Paragraph 4(a) of the Policy requires that Complainant must prove each of the following three elements to obtain an order that a domain name should be cancelled or transferred:
(1) the domain name registered by Respondent is identical or confusingly similar to a trademark or service mark in which Complainant has rights; and
(2) Respondent has no rights or legitimate interests in respect of the domain name; and
(3) the domain name has been registered and is being used in bad faith.
Complainant has established sufficient rights in the
domain name contains Complainant’s
The Panel finds that Policy ¶ 4(a)(i) has been satisfied.
Complainant asserts that Respondent lacks rights and legitimate interests in the disputed domain name. Once Complainant has established a prima facie case supporting its allegations, as it has in this case, the burden shifts to Respondent to prove that it does have rights or legitimate interests pursuant to Policy ¶ 4(a)(ii). See Do The Hustle, LLC v. Tropic Web, D2000-0624 (WIPO Aug. 21, 2000) (holding that once the complainant asserts that the respondent has no rights or legitimate interests with respect to the domain, the burden shifts to the respondent to provide “concrete evidence that it has rights to or legitimate interests in the domain name at issue”).
Respondent has used the disputed domain name to resolve to a
pay-per-click website, as well as alleged business websites in fields unrelated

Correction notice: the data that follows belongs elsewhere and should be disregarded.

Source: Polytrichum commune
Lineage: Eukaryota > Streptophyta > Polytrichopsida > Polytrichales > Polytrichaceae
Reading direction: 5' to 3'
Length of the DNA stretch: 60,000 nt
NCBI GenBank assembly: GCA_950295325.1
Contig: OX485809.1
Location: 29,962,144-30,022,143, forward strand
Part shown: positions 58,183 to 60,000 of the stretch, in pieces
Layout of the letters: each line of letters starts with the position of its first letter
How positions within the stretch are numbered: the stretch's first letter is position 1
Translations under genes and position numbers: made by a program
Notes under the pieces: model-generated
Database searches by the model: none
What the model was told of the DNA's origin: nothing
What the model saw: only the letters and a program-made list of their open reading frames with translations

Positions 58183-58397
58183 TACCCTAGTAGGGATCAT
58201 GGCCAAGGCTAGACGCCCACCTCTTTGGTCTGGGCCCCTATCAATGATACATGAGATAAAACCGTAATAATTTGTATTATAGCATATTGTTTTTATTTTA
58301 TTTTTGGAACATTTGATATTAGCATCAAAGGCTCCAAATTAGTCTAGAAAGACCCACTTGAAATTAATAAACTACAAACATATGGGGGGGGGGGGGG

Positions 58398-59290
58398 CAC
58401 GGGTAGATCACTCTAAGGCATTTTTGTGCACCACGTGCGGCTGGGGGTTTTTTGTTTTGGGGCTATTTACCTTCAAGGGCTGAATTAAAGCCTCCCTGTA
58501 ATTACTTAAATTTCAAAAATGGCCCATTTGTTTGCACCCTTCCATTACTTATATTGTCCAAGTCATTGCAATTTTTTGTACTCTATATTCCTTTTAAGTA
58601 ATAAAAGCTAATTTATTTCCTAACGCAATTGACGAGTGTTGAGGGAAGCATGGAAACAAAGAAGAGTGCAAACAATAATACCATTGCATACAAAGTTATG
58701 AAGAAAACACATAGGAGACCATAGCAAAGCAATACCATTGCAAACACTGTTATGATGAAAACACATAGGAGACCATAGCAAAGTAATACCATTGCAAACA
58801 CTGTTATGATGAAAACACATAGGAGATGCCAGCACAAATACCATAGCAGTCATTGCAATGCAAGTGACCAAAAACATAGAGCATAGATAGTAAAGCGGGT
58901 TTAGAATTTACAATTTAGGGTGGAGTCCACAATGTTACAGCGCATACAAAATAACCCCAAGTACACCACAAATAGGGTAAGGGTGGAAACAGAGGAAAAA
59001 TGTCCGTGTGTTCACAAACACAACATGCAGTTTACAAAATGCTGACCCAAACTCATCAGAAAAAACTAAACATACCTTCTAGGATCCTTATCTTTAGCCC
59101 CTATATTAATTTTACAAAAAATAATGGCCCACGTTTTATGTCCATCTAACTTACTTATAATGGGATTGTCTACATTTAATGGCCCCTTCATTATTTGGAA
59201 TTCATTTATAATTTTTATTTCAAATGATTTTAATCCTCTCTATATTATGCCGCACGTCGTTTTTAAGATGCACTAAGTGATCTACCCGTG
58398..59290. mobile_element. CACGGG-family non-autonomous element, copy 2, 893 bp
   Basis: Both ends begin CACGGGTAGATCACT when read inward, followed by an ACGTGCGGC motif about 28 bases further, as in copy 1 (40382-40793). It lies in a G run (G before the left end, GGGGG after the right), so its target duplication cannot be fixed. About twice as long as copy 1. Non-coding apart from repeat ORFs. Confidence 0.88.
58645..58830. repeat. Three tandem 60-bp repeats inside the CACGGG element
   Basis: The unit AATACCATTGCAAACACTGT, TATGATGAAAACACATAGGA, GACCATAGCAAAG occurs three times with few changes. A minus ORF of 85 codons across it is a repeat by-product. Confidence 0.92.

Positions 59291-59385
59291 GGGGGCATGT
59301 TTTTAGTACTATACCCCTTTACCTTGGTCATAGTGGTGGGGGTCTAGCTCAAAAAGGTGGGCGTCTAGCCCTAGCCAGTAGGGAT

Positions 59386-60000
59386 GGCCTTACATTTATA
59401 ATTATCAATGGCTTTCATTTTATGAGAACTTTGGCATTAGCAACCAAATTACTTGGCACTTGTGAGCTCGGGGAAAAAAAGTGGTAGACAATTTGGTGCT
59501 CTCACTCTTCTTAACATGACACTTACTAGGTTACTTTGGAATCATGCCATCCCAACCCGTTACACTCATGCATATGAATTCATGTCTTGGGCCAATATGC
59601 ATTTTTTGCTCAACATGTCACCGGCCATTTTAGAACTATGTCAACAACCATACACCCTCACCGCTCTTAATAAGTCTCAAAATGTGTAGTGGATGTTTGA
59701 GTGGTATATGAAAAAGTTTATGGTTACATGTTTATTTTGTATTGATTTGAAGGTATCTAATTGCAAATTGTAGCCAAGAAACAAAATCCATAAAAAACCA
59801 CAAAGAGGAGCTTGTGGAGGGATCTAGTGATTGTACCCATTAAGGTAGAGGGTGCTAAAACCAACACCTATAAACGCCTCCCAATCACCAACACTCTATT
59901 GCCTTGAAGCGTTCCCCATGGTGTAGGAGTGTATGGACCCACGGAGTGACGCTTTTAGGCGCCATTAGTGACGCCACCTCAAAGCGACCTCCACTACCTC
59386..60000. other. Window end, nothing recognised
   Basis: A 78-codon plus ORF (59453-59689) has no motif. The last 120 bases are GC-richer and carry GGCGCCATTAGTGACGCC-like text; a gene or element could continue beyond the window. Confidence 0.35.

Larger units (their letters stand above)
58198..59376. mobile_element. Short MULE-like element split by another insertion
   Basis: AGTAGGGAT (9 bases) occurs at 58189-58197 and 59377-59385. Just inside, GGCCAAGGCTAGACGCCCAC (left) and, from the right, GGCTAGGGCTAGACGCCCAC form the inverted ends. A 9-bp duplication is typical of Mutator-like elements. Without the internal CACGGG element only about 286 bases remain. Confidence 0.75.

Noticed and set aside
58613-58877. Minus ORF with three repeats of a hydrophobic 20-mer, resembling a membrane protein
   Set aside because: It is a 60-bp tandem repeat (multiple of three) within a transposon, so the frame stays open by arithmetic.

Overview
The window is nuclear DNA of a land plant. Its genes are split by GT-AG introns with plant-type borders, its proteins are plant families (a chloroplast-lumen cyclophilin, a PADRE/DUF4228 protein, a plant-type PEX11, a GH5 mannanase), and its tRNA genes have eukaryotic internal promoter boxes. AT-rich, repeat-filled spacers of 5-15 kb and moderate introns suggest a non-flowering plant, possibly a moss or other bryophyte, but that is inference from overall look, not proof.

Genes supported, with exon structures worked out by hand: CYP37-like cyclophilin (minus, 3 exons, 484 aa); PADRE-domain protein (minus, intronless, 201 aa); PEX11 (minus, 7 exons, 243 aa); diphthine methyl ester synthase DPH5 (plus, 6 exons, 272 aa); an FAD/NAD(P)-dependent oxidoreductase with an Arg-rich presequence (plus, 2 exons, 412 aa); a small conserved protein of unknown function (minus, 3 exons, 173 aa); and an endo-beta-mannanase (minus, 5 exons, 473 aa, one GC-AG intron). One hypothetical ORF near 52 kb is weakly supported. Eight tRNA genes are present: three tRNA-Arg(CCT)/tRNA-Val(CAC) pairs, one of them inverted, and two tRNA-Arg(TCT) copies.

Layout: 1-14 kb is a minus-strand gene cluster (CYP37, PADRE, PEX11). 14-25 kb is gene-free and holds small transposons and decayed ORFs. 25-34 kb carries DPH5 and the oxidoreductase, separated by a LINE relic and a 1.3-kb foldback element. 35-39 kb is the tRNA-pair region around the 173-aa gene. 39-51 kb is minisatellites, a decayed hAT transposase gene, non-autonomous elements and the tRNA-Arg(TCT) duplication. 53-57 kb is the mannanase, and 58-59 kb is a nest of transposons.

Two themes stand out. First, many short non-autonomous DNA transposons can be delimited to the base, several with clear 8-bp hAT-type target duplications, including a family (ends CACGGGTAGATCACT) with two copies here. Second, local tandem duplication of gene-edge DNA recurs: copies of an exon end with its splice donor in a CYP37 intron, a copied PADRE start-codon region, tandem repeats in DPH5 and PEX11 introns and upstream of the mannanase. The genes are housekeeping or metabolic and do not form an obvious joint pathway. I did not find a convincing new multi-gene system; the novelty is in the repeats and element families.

to Complainant. Because Respondent has
not set forth sufficient evidence to corroborate any of these apparent businesses,
the Panel is inclined to find, and does so find, that Respondent has not made
any demonstrable preparations to use the disputed domain name in connection
with a bona fide offering of goods or
services pursuant to Policy ¶ 4(c)(i), or a legitimate noncommercial or fair
use of the disputed domain name pursuant to Policy ¶ 4(c)(iii). See Wal-Mart Stores, Inc. v.
Walmarket Canada, D2000-0150 (WIPO May 2, 2000) (finding that the
respondent had no rights or legitimate interests where he decided to develop
the website for the sale of wall products after receiving the complainant’s
“cease and desist” notice); see also
Household Int’l, Inc. v. Cyntom Enters., FA 95784 (Nat. Arb. Forum
Moreover, the presence of a parked website further evidences a lack of a bona fide offering of goods or services pursuant to Policy ¶ 4(c)(i), or a legitimate noncommercial or fair use of the disputed domain name pursuant to Policy ¶ 4(c)(iii). See Vance Int’l, Inc. v. Abend, FA 970871 (Nat. Arb. Forum June 8, 2007) (concluding that the operation of a pay-per-click website at a confusingly similar domain name does not represent a bona fide offering of goods or services or a legitimate noncommercial or fair use, regardless of whether or not the links resolve to competing or unrelated websites or if the respondent is itself commercially profiting from the click-through fees).
There is no evidence within the record to demonstrate that
Respondent is commonly known by the disputed